Abu Dhabi: From September 2021, a dedicated programme will train educators in Abu Dhabi to work effectively with children on the autism spectrum.
The training aims to offer more inclusive education opportunities within private and charter schools.
The UAE Ministry of Community Development estimates 12 per cent of all People of Determination in the UAE are on the autism spectrum, with boys four times more likely to be on it than girls. Because people on the spectrum often demonstrate average or above average mental capabilities, a number of them are enrolled in UAE schools.
The Adek training will be offered following a three-year agreement between the emirate’s education regulator, the Abu Dhabi Department of Education and Knowledge (Adek), and UK Department of Education’s Autism Education trust (AET). The AET works to build and enhance professional capabilities to autism spectrum students from the early years up to 25 years, and has developed its training programme and teacher resources with the help of people on the spectrum, their caregivers, and education professionals.
About one in 88 children is estimated to be on the autism spectrum in Abu Dhabi. Internationally, the rate of autism has grown tenfold over the last four decades.
The condition, which presents at early childhood, is typically characterised by impaired social interaction and communication skills. Individuals on the spectrum also have difficulty in using language and abstract concepts. It is believed to be caused mostly by genetic factors, although certain environmental reasons are also highlighted.
In Abu Dhabi, the AET programme will be customised to cater to local needs, and schools can contact Adek to schedule the training for their educators. It includes three training modules, providing basic awareness training for educators and school staff, and practical knowledge and tools for those working directly with students on the spectrum.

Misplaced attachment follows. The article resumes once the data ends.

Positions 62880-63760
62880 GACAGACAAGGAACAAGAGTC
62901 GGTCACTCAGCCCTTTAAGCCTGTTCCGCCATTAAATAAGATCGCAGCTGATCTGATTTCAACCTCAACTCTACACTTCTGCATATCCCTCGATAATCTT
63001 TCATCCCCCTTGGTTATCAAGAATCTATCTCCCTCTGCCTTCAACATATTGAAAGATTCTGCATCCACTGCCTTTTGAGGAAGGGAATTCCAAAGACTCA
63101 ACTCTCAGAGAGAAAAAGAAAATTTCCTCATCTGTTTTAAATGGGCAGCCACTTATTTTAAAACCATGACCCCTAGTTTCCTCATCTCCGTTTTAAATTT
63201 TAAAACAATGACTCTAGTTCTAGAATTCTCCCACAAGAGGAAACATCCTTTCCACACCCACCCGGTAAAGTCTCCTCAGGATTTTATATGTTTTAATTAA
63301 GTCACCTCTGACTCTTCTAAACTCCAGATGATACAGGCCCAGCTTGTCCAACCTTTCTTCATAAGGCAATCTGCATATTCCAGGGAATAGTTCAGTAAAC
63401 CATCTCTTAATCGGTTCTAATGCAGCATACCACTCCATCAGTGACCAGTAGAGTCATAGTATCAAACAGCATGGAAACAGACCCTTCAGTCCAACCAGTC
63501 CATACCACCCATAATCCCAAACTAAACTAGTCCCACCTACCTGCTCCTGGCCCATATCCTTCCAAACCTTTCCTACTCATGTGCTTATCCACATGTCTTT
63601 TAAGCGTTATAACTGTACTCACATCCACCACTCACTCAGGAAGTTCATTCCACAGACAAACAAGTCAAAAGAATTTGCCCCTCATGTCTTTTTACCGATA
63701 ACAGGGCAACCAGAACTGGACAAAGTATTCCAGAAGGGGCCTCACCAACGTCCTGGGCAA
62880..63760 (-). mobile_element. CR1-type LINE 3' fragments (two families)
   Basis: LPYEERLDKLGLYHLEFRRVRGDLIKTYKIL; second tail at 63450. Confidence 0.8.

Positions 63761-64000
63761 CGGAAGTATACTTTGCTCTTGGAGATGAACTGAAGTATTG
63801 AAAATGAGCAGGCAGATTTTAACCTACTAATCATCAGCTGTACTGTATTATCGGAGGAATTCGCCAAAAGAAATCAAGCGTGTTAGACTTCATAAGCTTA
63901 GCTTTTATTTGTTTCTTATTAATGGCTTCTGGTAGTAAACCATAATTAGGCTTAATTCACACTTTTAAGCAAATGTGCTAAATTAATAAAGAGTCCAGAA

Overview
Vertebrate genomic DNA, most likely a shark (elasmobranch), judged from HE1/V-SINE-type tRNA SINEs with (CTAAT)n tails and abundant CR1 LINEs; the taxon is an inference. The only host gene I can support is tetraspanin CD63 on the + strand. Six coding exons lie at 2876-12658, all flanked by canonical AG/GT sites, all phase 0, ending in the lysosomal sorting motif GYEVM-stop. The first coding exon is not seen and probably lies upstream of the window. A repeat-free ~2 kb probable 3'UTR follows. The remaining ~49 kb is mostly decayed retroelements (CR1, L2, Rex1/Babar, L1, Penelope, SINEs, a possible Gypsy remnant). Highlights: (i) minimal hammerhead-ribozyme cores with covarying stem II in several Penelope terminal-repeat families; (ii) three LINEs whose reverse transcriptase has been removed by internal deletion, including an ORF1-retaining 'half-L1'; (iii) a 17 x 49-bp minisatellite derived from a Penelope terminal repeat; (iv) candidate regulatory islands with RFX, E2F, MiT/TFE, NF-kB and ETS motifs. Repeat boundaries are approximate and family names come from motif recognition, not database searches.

“This programme is based on three key principles, which foster the inclusivity ecosystem across Abu Dhabi schools. By focusing on the differences not the deficits, the programme highlights the strengths that students of determination have, not the challenges they face. It calls for us to adopt high expectations for autism spectrum students and promotes positive attitudes towards autism. The third key principle focuses on securing learning goals that are meaningful to students, which aligns with our commitment to create new career and learning pathways to ensure students of determination take activate roles in society,” said Kevin Baskerville, Adek’s acting director for its Students of Determination Office.
Other inclusive efforts
In recent years, the Adek has been working to increase opportunities for students of determination in Abu Dhabi. In 2019, it opened the Al Karamah School for Emirati children on the spectrum, with the capacity to enrol 260 children. Earlier this year, it also inaugurated the Al Karamah Training Institute, which provides vocational training to individuals on autism spectrum who are aged 15 year or more.